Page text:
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Notes Strategic Management 6th May, 2006.

Managing Strategic Change Corporate strategy invariably involves change for people working in Organisations. Sometimes most people at all levels resist change. Resistance to Change Whatever the cause for change, there will usually be some resistance to it, either from the individual or the Organisation. Reasons for Individual resistance include: 1. 2. 3. 4. 5. Self-interest Lack of trust and understanding Uncertainty Different assessments and goals Low tolerance for change

Organisational Resistance 1. 2. 3. 4. 5. Threats to power and influence Organisational structure Limited resources Fixed investments Inter organizational agreements Reasons for Resistance Anxiety Pessimism Irritation Lack of interest Organisational Change Change takes place continuously within theOrgansiation. The pace of change can be represented by two extremes, namely, 1. Slow organisational change 2. Fast organizational change Overcoming Resistance Involving those who resist the change process itself Building support networks Communications and discussion Use of managerial authority and status

What is strategic change? Strategic change is the proactive management of change in the Organsiation to achieve clearly identifiable strategic objectives. It may be undertaken using either prescriptive or emergent approaches. Consequently, strategic change involves the implementation of new strategies that involve substantial changes beyond the normal routine of the Organisation. In prescriptive theories, change means the implementation of actions that result from the decision to pursue a chosen strategy. In emergent theories, change can sometimes mean the whole process of developing the strategy, as well as the outcomes that result after it has been developed. This may involve experimentation, learning and consultation for those involved in the change.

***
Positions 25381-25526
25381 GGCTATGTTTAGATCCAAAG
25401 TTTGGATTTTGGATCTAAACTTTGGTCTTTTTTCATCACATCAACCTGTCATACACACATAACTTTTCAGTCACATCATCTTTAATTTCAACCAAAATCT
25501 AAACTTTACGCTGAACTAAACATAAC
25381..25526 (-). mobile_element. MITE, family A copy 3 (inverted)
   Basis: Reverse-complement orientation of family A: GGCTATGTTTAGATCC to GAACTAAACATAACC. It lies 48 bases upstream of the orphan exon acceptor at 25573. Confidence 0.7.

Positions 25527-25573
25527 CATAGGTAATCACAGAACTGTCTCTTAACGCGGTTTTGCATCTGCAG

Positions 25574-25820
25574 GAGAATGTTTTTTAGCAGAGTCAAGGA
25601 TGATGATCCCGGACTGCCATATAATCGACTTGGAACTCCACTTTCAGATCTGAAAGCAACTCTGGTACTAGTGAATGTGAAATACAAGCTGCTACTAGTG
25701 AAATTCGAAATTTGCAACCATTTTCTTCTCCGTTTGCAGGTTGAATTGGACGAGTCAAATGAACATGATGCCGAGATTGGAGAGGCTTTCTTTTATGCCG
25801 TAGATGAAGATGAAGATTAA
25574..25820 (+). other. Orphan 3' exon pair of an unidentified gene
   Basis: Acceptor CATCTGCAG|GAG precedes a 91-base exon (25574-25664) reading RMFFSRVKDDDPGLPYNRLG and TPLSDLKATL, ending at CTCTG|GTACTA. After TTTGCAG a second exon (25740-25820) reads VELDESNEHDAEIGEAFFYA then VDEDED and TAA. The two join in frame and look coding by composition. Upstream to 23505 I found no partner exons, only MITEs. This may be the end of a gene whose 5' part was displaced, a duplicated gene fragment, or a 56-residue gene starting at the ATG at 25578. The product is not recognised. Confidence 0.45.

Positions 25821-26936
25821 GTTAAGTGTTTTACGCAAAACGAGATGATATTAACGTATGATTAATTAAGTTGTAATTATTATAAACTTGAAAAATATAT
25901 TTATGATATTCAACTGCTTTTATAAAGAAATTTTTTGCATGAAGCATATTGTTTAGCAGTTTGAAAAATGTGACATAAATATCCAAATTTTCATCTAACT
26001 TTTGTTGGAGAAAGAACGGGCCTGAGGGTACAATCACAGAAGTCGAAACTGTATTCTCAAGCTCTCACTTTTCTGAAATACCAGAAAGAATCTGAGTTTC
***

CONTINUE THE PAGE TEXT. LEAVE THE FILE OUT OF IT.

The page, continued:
Why is strategic change Important? Strategic change is accompanied by a degree of risk and uncertainty. Strategic change is therefore the implementation of new strategies that involve substantial changes to the normal routines of the Organisation. Analysis of the Causes of Strategic Change The two main classifications of causes of change are: 1. Tichys four main causes of strategic change 2. Kanta, Stein, Ticks three dynamics for strategic change Tichys four main triggers for change: 1. The environment 2. Business Relationships 3. Technology 4. People These need to be considered within the context of the Organisations dynamic and complex structure. Tichy suggests that change is not only inevitable, in such circumstances but can be managed to produce effective strategic results. Kanta et al causes of strategic change 1. The environment 2. The life cycle differences

3. Political power, changes inside the Organisation (as related to decision-making)

Pettigrew and Whipps Five Factor Theory of Strategic Change Pettigrew and Whipp their empirical study of strategic change identified five factors in the successful management of the process. These were, environmental assessment, leadership of change, the link between strategic and operational change, Human Resources aspects and coherence in the management of the process. See pg 777-779 in Lynch.

Developing a Strategic Change Programme The change program needs to address four (4) questions: 1. What areas of change are available? 2. What areas will we select and why? 3. Will people resist change? If so how can this be overcome? 4. How will people use the politics of the Organisation?